Today; topics include Google’s efforts to run Android Wear on iPhone software, news about cyber-attacks apparently related to the Chinese government, details about Intel and Cray receiving a contract to build a new supercomputer, and the conclusion of a lawsuit between Getty Images and Microsoft.
Google has nearly completed development efforts to enable Android Wear to run on iPhones, according to reports. Currently, Android smartwatches can only be used in conjunction with an Android smartphone.
The development is particularly interesting because Apple Watch preorders opened on April 10 and largely sold out in a few hours with the first devices scheduled for delivery to customers starting on April 24. Already, there are long waiting lists of at least four to six weeks or more to get an Apple Watch, according to the company’s Website.
Massive Distributed Denial of Service attacks on major Web sites at the end of March were likely the result of cyber-attack technology located within the “Great Firewall” of China, according to a report from Citizen Lab, an interdisciplinary research program, at the Munk School of Global Affairs at the University of Toronto.
The DDoS attacks, against GreatFire and GitHub, were the first use of the cyber-attack capability that was dubbed “Great Cannon” by Citizen Lab. The Web sites were apparently attacked because they host content that could help Chinese Internet users circumvent Web censorship controls maintained by their government.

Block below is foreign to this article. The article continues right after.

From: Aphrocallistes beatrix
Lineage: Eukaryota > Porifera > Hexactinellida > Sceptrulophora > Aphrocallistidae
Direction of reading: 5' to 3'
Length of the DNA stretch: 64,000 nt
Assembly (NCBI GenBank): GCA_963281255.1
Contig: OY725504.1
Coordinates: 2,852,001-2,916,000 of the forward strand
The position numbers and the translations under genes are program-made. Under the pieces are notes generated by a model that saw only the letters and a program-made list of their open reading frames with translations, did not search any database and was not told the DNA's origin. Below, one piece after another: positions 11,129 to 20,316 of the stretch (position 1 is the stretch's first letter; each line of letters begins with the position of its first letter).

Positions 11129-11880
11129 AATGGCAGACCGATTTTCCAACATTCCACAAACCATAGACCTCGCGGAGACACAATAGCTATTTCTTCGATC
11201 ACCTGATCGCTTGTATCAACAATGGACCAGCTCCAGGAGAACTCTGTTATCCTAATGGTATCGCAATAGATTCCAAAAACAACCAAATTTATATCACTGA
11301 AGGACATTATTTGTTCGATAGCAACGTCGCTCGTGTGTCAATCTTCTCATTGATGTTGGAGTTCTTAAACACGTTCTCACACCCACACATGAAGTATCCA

Intel and supercomputer maker Cray were awarded a $200 million contract by the Department of Energy to develop Aurora, a supercomputer that will deliver processing speeds of up to 180 petaflops.
Aurora will be housed at the Argonne National Laboratory in Illinois, and is part of the DOE’s larger CORAL initiative. The system, scheduled to be delivered in 2018, is the third of three supercomputers being built under the DOE’s CORAL program.
Getty Images’ lawsuit against Microsoft’s short-lived Bing Image Widget was settled this week. Getty Images had accused the Redmond, Wash.-based IT giant of wholesale Web harvesting to build its image index and infringing on Getty copyrights.
Microsoft quickly pulled the widget after Getty Images filed its suit. And now, seven months later, the companies have settled the case.